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afterwards ancient appears appointed attended became bishop born called celebrated character Christian church collection concerning considerable continued court death desire died divine duke edition educated employed England English entered excellent father formed France French gave give given Greek hand Henry honour Italy John kind king known late Latin learned letter lived London lord manner married master means mind nature never observed occasion opinion Oxford Paris particular passed person philosopher pieces poem poet present prince principles printed probably published reason received religion respect Rome says seems sent sermon soon success Tasso things Thomas thought tion took translated vols volume whole writer written wrote
Stran 318 - The great defect of The Seasons is want of method; but for this I know not that there was any remedy. Of many appearances subsisting all at once, no rule can be given why one should be mentioned before another ; yet the memory wants the help of order, and the curiosity is not excited by suspense or expectation. His diction is in the highest degree florid and luxuriant, such as may be said to be to his images and thoughts " both their lustre and their shade:" such as invest them with splendour, through...
Stran 317 - As a writer, he is entitled to one praise of the highest kind: his mode of thinking, and of expressing his thoughts, is original. His blank verse is no more the blank verse of Milton, or of any other poet, than the rhymes of Prior are the rhymes of Cowley.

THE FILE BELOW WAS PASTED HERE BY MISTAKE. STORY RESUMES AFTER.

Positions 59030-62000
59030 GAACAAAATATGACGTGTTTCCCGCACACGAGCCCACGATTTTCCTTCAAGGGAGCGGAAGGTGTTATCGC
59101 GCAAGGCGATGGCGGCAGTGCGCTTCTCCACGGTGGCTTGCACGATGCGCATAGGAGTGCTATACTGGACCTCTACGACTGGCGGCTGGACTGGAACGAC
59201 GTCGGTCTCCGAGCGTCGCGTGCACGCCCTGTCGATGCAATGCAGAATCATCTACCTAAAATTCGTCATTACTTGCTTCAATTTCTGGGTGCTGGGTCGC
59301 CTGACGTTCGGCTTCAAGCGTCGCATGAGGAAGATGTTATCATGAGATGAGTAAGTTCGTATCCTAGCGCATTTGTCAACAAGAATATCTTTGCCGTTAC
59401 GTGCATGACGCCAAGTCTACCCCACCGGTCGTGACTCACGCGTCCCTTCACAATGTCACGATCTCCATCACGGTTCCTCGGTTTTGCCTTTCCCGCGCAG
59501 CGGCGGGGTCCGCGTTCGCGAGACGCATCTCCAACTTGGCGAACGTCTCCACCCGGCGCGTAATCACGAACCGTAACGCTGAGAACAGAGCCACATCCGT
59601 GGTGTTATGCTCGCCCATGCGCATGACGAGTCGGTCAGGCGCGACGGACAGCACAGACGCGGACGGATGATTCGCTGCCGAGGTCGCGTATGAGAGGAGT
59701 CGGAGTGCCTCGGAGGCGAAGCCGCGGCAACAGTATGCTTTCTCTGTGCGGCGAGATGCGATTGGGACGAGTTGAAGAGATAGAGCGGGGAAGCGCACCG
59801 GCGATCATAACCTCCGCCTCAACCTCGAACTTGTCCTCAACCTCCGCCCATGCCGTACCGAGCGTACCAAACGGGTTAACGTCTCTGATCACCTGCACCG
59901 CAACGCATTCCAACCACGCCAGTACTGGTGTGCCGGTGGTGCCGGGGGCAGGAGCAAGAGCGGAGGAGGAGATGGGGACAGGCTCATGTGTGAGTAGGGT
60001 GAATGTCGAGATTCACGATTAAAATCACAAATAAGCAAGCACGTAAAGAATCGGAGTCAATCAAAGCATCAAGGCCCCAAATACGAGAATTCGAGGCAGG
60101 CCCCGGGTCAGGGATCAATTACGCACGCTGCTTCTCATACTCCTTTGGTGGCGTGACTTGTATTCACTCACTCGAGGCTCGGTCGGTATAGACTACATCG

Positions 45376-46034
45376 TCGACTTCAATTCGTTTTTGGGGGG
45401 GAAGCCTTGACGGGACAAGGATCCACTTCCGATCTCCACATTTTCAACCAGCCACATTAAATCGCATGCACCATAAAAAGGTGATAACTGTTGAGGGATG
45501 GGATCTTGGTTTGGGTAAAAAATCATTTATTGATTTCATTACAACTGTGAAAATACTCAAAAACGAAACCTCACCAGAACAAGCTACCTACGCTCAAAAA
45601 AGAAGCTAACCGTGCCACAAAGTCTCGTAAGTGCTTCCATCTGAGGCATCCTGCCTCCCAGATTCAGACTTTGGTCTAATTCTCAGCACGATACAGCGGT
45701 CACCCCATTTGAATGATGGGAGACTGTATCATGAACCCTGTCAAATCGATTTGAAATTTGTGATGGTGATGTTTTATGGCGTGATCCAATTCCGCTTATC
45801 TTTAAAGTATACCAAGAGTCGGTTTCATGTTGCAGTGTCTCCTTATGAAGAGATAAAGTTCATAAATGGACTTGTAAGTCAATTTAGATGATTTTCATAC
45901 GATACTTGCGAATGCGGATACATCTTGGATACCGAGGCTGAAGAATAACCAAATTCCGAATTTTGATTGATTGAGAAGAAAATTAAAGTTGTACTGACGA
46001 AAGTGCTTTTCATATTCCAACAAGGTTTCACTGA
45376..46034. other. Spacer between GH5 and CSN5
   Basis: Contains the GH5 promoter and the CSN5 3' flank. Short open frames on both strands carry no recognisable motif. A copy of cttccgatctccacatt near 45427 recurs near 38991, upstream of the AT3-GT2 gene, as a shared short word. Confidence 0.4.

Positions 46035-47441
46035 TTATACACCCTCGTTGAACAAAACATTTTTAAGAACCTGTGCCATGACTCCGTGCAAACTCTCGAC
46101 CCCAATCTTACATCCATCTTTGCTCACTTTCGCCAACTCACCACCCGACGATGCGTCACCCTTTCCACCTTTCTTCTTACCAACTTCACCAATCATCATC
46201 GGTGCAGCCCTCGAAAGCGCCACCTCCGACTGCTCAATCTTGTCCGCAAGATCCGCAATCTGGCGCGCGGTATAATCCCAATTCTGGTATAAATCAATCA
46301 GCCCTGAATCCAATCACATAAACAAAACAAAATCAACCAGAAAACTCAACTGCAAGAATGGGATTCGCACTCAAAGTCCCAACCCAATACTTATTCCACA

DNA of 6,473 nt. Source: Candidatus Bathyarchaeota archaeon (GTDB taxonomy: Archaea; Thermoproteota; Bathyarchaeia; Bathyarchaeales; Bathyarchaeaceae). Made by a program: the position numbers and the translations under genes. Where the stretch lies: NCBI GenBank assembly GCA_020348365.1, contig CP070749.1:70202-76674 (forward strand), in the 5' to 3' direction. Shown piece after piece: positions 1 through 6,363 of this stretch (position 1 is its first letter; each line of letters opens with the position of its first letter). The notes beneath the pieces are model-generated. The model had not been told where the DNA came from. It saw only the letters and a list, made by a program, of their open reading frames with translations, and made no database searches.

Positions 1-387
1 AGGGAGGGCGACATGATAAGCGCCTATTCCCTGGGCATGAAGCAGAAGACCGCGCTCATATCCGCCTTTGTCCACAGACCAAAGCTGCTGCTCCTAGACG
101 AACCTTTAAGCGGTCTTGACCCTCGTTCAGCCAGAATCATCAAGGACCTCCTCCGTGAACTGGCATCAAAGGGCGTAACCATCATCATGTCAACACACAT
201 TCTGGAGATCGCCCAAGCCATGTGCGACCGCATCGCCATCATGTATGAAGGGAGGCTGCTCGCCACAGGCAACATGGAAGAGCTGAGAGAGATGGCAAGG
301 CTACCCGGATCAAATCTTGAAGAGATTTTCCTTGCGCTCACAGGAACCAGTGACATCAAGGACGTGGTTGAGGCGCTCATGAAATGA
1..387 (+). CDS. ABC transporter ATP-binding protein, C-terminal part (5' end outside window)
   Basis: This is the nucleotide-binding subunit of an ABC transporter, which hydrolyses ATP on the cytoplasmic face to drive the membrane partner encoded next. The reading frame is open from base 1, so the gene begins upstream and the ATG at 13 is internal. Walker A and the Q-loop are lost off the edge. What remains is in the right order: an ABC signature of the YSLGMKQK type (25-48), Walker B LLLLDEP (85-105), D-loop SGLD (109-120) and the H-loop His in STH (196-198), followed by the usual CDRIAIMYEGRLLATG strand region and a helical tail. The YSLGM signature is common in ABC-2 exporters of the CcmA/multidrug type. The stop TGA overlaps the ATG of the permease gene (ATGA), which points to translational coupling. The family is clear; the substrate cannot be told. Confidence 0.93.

Stran 427 - The art of Restoring, or, the piety and probity of general Monk in bringing about the last restoration, evidenced from his own authentic letters ; with a just account of sir Roger, who runs the parallel as far as he can.
Stran 362 - I assured him that < 1 did not at all take it ill of Mr. Tickell that he was going to publish his translation; that he certainly had as much right to translate any author as myself;' and that publishing both was entering on a fair stage.
Stran 318 - His descriptions of extended scenes and general effects bring before us the whole magnificence of Nature, whether pleasing or dreadful. The gaiety of Spring, the splendour of Summer, the tranquillity of Autumn, and the horror of Winter, take in their turns possession of the mind.
Stran 63 - ... state, in order to put it out of the power of slander to be busy with her fame after death, she adjured him by their friendship to let her have the satisfaction of dying at least, though she had not lived, his acknowledged wife.
Stran 332 - In strains more exalted the salt-box shall join, And clattering and battering and clapping combine ; With a rap and a tap, while the hollow side sounds. Up and down leaps the flap, and with rattling rebounds '." . I mentioned the periodical paper called
Stran 363 - Steele has said against Tickell in relation to this affair, make it highly probable that there was some underhand dealing in that business; and indeed Tickell himself, who is a very fair worthy man, has since, in a manner, as good as owned it to me.
Stran 317 - His numbers, his pauses, his diction, are of his own growth, without transcription, without imitation. He thinks in a peculiar train, and he thinks always as a man of genius ; he looks round on nature and on life with the eye which nature bestows only on a poet; the eye that distinguishes, in every thing presented to its view, whatever there is on which imagination can delight to be detained, and with a mind that at once comprehends the vast, and attends to the minute. The reader of The Seasons...
Stran 37 - Fuller gives it as a well-authenticated fact, that " Mr. Sutton used often to repair into a private garden, where he poured forth his prayers to God, and was frequently overheard to use this expression, ' Lord, thou hast given me a large and liberal estate, give me also a heart to make use thereof.